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Radon Testing

Radon is a colourless, odourless, tasteless and naturally occurring radioactive gas that is formed from the decay of the natural uranium found in soil and rocks.

Radon is found in outdoor air in low concentrations. In indoor environments, radon levels can be much higher. Long term exposure to high concentrations of radon increases a person's risk of developing lung cancer. Radon from natural sources can accumulate in buildings, especially in confined areas such as basements.

Radon testing guidelines

BCCDC and NCCEH have produced guidance on how to test radon levels:

  • Protocols for Radon Testing in BC Homes (BCCDC, 2017) – includes where to test, test procedures, short-term test devices and a list of resources
  • Radon Testing (BCCDC, 2016) – includes test protocol and a list of companies that supply radon testing devices
  • Radon Testing and Remediation Programs: What Works? (NCCEH, 2008) – includes testing and remediation programs
  • Radon Testing in BC Schools Protocol (BCCDC, 2012) – guidelines on type of detector to use, time and duration of monitoring, number of monitors needed per school, where to locate monitors, when to do a follow-up survey and mitigation solutions and costs  
  • Residential Indoor Radon Testing (NCCEH, 2009) – includes how radon gets into a home, testing methods, how to interpret results, a chart of the advantages and disadvantages of the principal types of passive radon detectors and a list of radon detector suppliers in Canada and the United States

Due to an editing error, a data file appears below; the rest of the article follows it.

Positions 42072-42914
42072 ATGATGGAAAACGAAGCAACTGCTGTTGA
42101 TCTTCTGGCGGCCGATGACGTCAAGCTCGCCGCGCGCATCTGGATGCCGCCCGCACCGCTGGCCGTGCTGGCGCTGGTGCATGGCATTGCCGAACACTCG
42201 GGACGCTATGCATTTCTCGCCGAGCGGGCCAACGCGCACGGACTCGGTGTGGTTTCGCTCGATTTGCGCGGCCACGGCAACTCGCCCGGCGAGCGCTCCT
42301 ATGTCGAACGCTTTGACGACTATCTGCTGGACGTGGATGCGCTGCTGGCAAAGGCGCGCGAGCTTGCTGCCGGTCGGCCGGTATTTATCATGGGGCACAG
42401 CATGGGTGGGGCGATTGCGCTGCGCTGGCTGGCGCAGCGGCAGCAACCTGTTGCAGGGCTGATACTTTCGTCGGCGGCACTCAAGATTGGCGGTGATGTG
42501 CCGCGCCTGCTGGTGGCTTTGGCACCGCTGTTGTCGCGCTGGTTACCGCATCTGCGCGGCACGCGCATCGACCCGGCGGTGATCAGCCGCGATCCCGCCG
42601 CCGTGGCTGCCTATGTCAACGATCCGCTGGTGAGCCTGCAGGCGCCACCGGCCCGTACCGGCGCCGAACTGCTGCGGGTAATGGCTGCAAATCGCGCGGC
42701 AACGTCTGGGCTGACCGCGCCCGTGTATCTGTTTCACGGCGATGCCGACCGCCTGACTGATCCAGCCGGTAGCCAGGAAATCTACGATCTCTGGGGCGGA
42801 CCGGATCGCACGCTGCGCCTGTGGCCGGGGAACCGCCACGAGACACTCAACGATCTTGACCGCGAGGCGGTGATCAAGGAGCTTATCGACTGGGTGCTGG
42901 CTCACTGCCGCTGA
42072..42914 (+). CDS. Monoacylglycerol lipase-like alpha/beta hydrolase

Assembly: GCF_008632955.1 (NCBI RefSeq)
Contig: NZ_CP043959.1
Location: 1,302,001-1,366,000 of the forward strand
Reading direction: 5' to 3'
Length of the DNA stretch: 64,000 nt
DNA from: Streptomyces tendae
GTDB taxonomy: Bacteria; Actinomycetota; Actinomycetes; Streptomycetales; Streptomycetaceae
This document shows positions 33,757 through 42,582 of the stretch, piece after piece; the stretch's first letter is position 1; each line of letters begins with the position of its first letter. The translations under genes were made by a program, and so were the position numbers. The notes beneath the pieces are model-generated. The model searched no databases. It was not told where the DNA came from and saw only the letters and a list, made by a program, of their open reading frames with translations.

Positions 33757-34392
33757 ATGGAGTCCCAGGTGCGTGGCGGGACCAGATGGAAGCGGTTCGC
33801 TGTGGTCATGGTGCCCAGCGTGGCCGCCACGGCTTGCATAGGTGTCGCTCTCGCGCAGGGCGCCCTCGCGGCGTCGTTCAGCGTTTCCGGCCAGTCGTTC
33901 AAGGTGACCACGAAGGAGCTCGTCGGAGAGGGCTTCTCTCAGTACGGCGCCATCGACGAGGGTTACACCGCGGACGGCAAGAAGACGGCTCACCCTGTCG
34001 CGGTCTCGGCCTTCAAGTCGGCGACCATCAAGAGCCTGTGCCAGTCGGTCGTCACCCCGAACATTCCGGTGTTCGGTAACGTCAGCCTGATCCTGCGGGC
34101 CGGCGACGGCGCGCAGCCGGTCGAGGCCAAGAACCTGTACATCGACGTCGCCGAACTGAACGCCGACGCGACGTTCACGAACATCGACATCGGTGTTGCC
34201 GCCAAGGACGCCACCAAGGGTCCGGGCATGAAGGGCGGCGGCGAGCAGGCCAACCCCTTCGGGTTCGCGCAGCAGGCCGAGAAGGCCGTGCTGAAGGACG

The NCCEH produces many other documents on radon. See the NCCEH document library

Radon reduction in homes

Radon can be significantly reduced in existing homes using simple procedures and protocols. Modified building techniques can be applied to new homes at the construction stage to prevent radon entry. None of these techniques need be expensive. Home radon testing is offered by a number of companies.

Radon reduction techniques can involve the use of sealant products to close off cracks and gaps in basement floors and walls. Capping drains in the house often proves to be effective. Costs for such work amount to a few hundred dollars for material and labour. Where high radon levels do not respond to the mitigation techniques listed above, the installation of a sub-slab ventilation system that pumps the gas out from beneath the house before it gets in, has proven to be most effective.


For new homes, non-permeable membranes such as plastic sheets can be placed over the sand or gravel base before the concrete foundation is poured. The sheets will prevent radon gas getting in to the home. Attention should be paid to sealing the plastic to the footings and around service entrances. Such construction techniques reduce the likelihood of radon entering the home.

Study of radon levels in BC homes & schools

In 2007, BCCDC performed two studies in the interior of BC to measure radon in homes and radon in schools. Results of the study:

SOURCE: Radon Testing ( )
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